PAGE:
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The Twitter logo is displayed on a banner outside the New York Stock Exchange on Nov. 7, 2013 in New York City. Andrew Burton/Getty Images

This year has been marked by increased government scrutiny into the practices of social networks and other major tech firms. That trend continued Thursday with a data privacy watchdog in Ireland opening an investigation into Twitter’s (TWTR) data collection practices, Fortune reported.

The Irish Data Protection Commission has opened a “formal statutory inquiry” into how much data Twitter collects when a user clicks on a shortened “” link. Twitter automatically changes links posted in tweets to these shortened links, given the site’s strict character limit at the core of its design.

University College London researcher Michael Veale asked Twitter to hand over the data Twitter has collected about him so he could study the “” links. Twitter refused, citing the amount of effort it would take, even though Veale should theoretically have a right to that data under Europe’s new General Data Protection Regulation law. Veale suspected Twitter was collecting data on users after they clicked on those links.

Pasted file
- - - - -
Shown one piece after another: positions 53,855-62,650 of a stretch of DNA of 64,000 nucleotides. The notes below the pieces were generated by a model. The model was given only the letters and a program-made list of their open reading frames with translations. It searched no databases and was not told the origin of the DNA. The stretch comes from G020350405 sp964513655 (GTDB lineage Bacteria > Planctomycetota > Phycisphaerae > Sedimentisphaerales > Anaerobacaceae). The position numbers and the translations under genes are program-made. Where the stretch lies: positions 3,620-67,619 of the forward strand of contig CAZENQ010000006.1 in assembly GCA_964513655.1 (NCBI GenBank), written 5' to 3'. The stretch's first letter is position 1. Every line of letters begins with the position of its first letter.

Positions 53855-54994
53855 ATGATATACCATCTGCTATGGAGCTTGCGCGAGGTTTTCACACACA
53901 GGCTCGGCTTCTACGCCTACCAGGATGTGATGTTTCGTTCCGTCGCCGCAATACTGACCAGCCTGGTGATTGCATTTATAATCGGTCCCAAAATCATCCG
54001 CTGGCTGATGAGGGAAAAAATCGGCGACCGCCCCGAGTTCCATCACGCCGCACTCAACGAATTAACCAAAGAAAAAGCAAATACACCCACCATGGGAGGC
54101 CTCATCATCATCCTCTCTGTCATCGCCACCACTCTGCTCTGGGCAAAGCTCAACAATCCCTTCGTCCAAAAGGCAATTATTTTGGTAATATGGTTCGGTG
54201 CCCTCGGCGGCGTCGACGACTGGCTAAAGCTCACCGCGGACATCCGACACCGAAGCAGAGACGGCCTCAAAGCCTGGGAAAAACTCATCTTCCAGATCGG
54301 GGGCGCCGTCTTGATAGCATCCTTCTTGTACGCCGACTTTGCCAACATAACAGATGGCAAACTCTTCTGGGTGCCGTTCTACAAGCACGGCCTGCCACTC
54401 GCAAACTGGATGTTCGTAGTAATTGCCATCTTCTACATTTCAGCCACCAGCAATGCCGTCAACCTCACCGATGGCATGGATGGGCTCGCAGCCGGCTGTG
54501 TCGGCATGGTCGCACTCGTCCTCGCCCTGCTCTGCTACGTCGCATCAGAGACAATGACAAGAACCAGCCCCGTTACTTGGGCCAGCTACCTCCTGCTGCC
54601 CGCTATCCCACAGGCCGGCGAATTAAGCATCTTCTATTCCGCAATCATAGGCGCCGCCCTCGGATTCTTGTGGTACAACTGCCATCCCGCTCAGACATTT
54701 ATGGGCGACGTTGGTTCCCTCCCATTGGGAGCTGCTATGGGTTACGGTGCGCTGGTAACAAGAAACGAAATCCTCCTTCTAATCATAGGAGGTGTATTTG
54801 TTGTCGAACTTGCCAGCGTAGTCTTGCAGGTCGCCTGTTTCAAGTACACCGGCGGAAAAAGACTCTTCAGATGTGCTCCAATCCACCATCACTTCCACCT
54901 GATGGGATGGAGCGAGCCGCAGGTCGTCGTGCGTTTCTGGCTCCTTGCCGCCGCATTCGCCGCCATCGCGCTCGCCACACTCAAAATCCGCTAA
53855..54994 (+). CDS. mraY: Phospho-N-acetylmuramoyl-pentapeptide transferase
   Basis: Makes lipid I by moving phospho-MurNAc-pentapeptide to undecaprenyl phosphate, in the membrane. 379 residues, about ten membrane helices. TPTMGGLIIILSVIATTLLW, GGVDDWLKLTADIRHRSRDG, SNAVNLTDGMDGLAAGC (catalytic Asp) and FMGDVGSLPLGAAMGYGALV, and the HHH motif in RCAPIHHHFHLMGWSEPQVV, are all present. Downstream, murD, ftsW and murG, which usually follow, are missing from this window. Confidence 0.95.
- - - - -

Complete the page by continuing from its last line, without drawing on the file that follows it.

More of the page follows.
Veale complained to the Irish DPC since Twitter’s European headquarters are in Dublin. The agency will look at if Twitter has “discharged its obligations” under the GDPR. The new regulation, which started enforcement in May, requires tech companies to be significantly more transparent about how they use customer data and gives customers more data rights.

Firms such as Facebook, Twitter and Airbnb have had to update their terms of service to comply with GDPR. For example, Airbnb is now required to factor hidden fees into rental prices for transparency’s sake. The European Union recently expressed displeasure with Facebook and Twitter for not adequately updating their terms for GDPR. Both companies were threatened with sanctions if they did not fully comply by the end of the year.

Twitter has not been under the spotlight nearly as much as Facebook in 2018, given the latter’s struggles with the Cambridge Analytica issue and a recent data breach. That said, the company has not been without problems. It was accused of “shadow-banning” right-wing accounts by President Donald Trump earlier this year. A purge of spam accounts coincided with a drop in monthly active users, which sent the firm’s stock price into a nosedive.